2 Greenland was a member of the then European Economic Community (a precursor to the European Union). Greenland left the EEC in 1985 after a referendum in 1982. However, at that time there was no Article 50 process.
3 Please note that the UK Government and Parliament would nonetheless have to review all the laws to determine whether they would work in the way intended after the withdrawal is completed.
4 Some EU laws, such as EU regulations, have direct effect and do not require local laws to be passed to
be implemented. Where that is the case, the UK would need to pass its own laws (if it has not already
done so) to fill the void left by the lack of law in that area once the withdrawal period has passed.
5 EU and UK Environmental Policy, Third Report of Session 2015-16, 19 April 2016 (Audit Committee Report).
6 It ran from 2002 and it was closed to new entrants in 2009.
7 This assumes the Paris Agreement will have come into force by then. The Paris Agreement will enter into force on the thirtieth day after the date on which at least 55 countries to the United Nations Convention of Climate Change (UNFCCC), accounting for at least 55 per cent of total global emissions, have deposited their necessary instruments of ratification, approval etc.
8 ‘Backloading’ is a reference to: Commission Regulation (EU) No 176/2014 of 25 February 2014 amending Regulation (EU) No 1031/2010, in particular to determine the volumes of greenhouse gas emission allowances to be auctioned in 2013-20, whereby 900 million EU allowances due to be auctioned in 2014-16 were taken out of the EU ETS auction volume, to be reinstated in 2019-20.
9 Decision (EU) 2015/1814 of the European Parliament and of the Council of 6 October 2015 concerning the establishment and operation of a market stability reserve for the Union greenhouse gas emission trading scheme and amending Directive 2003/87/EC.
10 Under the MSR, the 900 million allowances under Backloading will be transferred to the reserve rather than auctioned in 2019-20. Unallocated allowances will also be transferred to the reserve. Although the precise number will only be known in 2020, it is estimated that between 550 and 700 million allowances could remain unallocated by 2020.
11 Currently this is only relevant in relation to the UK’s compliance with its obligations for the second commitment period of the Kyoto Protocol.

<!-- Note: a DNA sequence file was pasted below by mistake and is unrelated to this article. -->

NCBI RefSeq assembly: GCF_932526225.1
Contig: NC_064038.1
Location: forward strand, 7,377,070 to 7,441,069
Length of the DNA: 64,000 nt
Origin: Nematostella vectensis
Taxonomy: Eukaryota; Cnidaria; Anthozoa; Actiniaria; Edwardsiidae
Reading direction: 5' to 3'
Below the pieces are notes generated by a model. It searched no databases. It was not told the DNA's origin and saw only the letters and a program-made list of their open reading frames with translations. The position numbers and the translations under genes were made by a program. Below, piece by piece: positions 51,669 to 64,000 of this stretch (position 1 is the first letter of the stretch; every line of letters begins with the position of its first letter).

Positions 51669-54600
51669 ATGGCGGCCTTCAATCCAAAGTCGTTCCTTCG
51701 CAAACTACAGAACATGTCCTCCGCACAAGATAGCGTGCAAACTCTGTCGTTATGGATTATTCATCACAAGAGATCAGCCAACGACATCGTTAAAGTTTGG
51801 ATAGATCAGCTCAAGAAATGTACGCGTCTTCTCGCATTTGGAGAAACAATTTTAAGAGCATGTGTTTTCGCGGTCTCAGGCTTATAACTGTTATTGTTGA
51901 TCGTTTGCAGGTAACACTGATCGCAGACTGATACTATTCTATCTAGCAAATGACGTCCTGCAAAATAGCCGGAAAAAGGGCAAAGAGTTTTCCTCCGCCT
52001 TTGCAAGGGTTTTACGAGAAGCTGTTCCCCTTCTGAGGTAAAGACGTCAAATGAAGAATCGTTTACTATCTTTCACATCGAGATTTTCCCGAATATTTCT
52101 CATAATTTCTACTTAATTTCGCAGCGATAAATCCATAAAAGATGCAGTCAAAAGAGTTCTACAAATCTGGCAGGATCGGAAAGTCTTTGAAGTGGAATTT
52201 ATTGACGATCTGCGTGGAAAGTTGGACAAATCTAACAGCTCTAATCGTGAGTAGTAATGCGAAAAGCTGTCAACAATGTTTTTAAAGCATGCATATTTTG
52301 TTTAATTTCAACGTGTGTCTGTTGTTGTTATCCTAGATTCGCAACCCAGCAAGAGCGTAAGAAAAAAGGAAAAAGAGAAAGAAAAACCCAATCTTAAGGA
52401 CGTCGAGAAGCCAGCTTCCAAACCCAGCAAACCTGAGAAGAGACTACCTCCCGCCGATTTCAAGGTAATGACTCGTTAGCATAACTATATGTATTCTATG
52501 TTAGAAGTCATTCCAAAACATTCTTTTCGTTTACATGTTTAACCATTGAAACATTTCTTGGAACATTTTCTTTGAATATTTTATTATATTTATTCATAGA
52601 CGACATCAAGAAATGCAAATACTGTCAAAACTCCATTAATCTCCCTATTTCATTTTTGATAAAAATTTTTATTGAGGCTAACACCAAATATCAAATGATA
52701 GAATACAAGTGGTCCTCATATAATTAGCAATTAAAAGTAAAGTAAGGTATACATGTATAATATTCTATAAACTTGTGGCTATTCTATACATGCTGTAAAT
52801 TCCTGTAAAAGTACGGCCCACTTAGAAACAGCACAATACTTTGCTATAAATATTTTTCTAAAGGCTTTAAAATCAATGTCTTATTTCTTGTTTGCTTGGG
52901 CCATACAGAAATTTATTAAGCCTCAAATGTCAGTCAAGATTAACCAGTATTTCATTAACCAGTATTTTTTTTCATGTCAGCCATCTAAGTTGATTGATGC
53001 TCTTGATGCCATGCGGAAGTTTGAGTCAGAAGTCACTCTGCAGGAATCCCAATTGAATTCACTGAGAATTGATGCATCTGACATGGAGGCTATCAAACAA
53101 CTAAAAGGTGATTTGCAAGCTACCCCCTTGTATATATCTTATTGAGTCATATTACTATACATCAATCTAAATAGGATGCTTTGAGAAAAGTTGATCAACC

12 The thirty-ninth assembly of the International Civil Aviation Organization will meet in Montreal from 27 September to 7 October 2016.
13 This establishes binding annual greenhouse gas emission targets for Member States for the period 2013–20.
14 Annex 1 to Decision No 406/2009/EC of The European Parliament and of The Council of 23 April 2009 on the effort of Member States to reduce their greenhouse gas emissions to meet the Community’s greenhouse gas emission reduction commitments up to 2020.
15 In 2007, the Joint Committee of the European Economic Area agreed to incorporate the Emissions Trading Directive 2003/87/EC and a number of implementing provisions into the Agreement on the European Economic Area. If the UK joined the EEA, this agreement would require the UK to incorporate the EU ETS into its law.
16 In its letter of 28 January 2016 to the Secretary of State for Energy and Climate Change setting out how the outcome of the Paris Agreement affects the CCC’s advice on the recommended level of the fifth carbon budget.
17 For the period 2028-32.
18 The EU commitment is to reduce emissions by 40 per cent by 2030 compared to 1990 levels. In contrast, on the basis of the CCC’s recommendation, the UK’s fifth carbon budget will be equivalent to a 57 per cent reduction against 1990 levels by 2030.
19 Section 4 of the Climate Change Act 2008 requires that the set carbon budget levels must be fixed in legislation “not later than 30th June in the 12th year before the beginning of the period in question”.
20 The limits in the burden-sharing agreement (2008-12) are expressed in terms of percentages by which Member States must reduce, or in some cases may hold or increase, their emissions compared with the base-year level (1990).
21 Council Decision on the conclusion, on behalf of the European Union, of the Agreement between the European Union and its Member States, of the one part, and Iceland, of the other part, concerning Iceland’s participation in the joint fulfilment of commitments of the European Union, its Member States and Iceland for the second commitment period of the Kyoto Protocol to the United Nations Framework Convention on Climate Change; 10883/5/14 REV 5.
22 P.29 of the Audit Committee Report